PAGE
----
Five Disturbing Stories About Bunnies
In time for Easter, here are some bizarre and disturbing stories with rabbits
Electric Lit relies on contributions from our readers to help make literature more exciting, relevant, and inclusive. Please support our work by becoming a member today, or making a one-time donation here.
Easter is almost here, which means that children across the world will be hiding in their bedrooms, trembling in fear of the grotesquely large Easter Bunny — a frightening mythological monster as large as a man with hind legs able to crush human bones like matchsticks. This weird creature is said to stalk around houses, secreting “eggs” from its quasi-mammalian glands in hiding places for unlucky children to find.
Or something like that. It’s been a while since I went to church.
In any event, in anticipation of the Easter Bunny’s visit here are five of the most disturbing stories about bunnies:
“Stone Animals” by Kelly Link
Kelly Link’s wonderfully creepy short story “Stone Animals” isn’t just the best horror story about rabbits, it’s one of the best horror stories I’ve ever read period. (We published the story in Electric Lit’s Recommended Reading, which you can read here if you are a member.) The story centers around a family that moves out of the city into a house where everything is somehow a little off. The small disturbances grow more and more bizarre, and most of them center around rabbits that appear on the lawn:
In the other bed, Tilly was dreaming about rabbits. When she’d come home from school, she and Carleton had seen rabbits, sitting on the lawn as if they had kept watch over the house all the time that Tilly had been gone. In her dream they were still there.
Watership Down by Richard Adams
Watership Down is probably the best-loved novel about rabbits, and for good reason. The adventure story is moving and filled with wonder, readable for children and adults alike. The story follows rabbits in a warren who are dying out without any female does. They end up struggling against a brutal militaristic rabbit warren run by a dictator bunny named General Woundwort. While hardly a horror story overall, there are plenty of frightening moments with Woundwort and his army.
At that moment, in the sunset on Watership Down, there was offered to General Woundwort the opportunity to show whether he was really the leader of vision and genius which he believed himself to be, or whether he was no more than a tyrant with the courage and cunning of a pirate. For one beat of his pulse the lame rabbit’s idea shone clearly before him. He grasped it and realized what it meant. The next, he had pushed it away from him.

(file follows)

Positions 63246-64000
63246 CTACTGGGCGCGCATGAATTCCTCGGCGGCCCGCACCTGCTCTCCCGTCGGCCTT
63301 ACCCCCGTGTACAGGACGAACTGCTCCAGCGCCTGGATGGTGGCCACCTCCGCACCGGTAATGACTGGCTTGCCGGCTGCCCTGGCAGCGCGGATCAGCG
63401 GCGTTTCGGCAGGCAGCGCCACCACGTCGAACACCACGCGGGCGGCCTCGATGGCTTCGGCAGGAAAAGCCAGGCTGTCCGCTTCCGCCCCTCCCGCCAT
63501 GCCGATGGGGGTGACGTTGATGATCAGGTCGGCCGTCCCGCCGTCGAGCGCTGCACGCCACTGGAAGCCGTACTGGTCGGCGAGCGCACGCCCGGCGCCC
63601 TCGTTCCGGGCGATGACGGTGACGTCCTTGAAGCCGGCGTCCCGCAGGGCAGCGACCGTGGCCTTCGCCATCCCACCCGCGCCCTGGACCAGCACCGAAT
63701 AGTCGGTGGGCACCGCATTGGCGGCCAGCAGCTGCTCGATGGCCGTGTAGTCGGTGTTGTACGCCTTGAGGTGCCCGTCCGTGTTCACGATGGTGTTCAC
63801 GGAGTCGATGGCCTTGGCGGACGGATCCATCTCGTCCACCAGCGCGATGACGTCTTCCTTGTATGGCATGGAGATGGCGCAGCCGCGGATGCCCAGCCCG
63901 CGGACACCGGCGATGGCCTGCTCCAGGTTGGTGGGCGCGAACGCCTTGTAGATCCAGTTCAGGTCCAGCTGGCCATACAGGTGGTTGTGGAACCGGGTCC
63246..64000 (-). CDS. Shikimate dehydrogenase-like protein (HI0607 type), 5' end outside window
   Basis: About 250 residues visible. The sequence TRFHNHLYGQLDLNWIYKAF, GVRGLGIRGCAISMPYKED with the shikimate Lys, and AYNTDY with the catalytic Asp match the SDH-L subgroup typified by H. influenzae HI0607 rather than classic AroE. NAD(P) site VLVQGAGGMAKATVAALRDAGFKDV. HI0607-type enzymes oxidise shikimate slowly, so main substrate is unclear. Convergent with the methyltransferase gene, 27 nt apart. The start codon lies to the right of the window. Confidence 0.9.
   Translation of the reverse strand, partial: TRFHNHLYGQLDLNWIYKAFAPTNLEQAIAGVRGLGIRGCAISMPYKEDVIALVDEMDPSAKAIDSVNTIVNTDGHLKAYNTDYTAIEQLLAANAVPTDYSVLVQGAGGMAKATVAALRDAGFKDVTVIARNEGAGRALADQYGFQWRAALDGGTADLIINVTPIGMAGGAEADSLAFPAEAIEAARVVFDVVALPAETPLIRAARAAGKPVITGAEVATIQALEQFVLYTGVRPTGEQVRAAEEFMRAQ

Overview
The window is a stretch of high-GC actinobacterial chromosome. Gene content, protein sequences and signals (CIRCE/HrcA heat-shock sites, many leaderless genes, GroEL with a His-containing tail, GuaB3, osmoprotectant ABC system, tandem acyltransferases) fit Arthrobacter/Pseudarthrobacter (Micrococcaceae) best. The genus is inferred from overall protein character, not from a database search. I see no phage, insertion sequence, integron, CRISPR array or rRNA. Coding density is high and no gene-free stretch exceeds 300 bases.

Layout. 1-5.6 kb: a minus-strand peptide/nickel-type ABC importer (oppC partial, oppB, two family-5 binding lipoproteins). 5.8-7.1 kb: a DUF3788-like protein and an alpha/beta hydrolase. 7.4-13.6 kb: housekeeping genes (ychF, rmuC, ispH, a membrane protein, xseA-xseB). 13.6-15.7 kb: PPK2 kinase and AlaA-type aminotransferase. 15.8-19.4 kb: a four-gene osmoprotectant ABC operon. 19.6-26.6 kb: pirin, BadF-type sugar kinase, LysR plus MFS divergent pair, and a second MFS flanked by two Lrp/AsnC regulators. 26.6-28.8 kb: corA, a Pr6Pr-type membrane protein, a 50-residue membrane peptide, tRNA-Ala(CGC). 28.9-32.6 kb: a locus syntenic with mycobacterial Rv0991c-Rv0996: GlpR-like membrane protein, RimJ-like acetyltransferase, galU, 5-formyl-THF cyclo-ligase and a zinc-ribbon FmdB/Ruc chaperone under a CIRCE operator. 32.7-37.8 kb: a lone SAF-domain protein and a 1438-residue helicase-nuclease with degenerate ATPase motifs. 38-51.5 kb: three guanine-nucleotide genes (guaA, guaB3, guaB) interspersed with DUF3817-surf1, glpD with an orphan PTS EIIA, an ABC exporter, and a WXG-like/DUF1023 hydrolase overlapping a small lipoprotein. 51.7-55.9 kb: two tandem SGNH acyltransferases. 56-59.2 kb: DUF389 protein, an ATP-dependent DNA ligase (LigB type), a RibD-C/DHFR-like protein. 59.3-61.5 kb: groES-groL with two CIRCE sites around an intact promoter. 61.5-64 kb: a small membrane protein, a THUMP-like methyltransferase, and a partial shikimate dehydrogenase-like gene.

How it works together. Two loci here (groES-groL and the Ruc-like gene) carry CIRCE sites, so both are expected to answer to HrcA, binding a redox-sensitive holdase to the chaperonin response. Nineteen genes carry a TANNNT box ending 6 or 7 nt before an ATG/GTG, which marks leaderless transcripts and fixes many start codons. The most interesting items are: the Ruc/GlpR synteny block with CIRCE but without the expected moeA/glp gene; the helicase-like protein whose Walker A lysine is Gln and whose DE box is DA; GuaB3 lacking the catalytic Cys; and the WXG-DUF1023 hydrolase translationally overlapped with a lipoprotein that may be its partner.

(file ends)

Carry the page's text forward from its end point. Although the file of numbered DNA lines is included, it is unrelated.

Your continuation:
“Emergency” by Denis Johnson
Denis Johnson’s hallucinatory short novel-in-stories, Jesus’ Son, contains more memorable moments than most writers can fit into a career. It’s hard to say any of the stories stand out — they are simply all that good — but if push came to shove “Emergency” is probably the best. In that story, which features a man coming to a hospital with a knife in his eye (played by Denis Johnson himself in the film version), the narrator Fuckhead and fellow addict Georgie find a dead rabbit and slice it open, only to find it was pregnant:
Georgie came back to my side of the truck with his shirtfront stretched out in front of him as if he were carrying apples in it, or some such, but they were, in fact, slimy miniature bunnies.
Like most things that enter Fuckhead’s life, these slimy bunnies don’t make it out okay.
“Letter to a Young Lady in Paris” by Julio Cortázar
Rabbits are normally cute and furry, but not when you are vomiting them magically out of your mouth. In Cortázar’s bizarre and beautiful story, “Letter to a Young Lady in Paris,” a man writes to the woman he is house-sitting for while he vomits up rabbits:
When I think i’m about to vomit a rabbit I put two fingers down my throat like an open set of tongs, and I wait until I can feel the warm hair rising like the fizz of an alka-seltzer.
Despite the premise, this is not a whimsical story in the least. Like much of Cortázar’s work, it’s philosophical and ends on a dark note.
(I love this story so much that I once wrote a sequel where a rabbit vomits up tiny men.)
Alice’s Adventures in Wonderland by Lewis Carroll
While the White Rabbit who leads Alice down the hole is the most famous bunny in Wonderland, he’s no match for the March Hare when it comes to the disturbing (or disturbed). The March Hare always thinks it is tea time because his friend the Mad Hatter “murdered the time” in a song:
The March Hare took the watch and looked at it gloomily: then he dipped it into his cup of tea, and looked at it again: but he could think of nothing better to say than his first remark, “It was the best butter, you know.”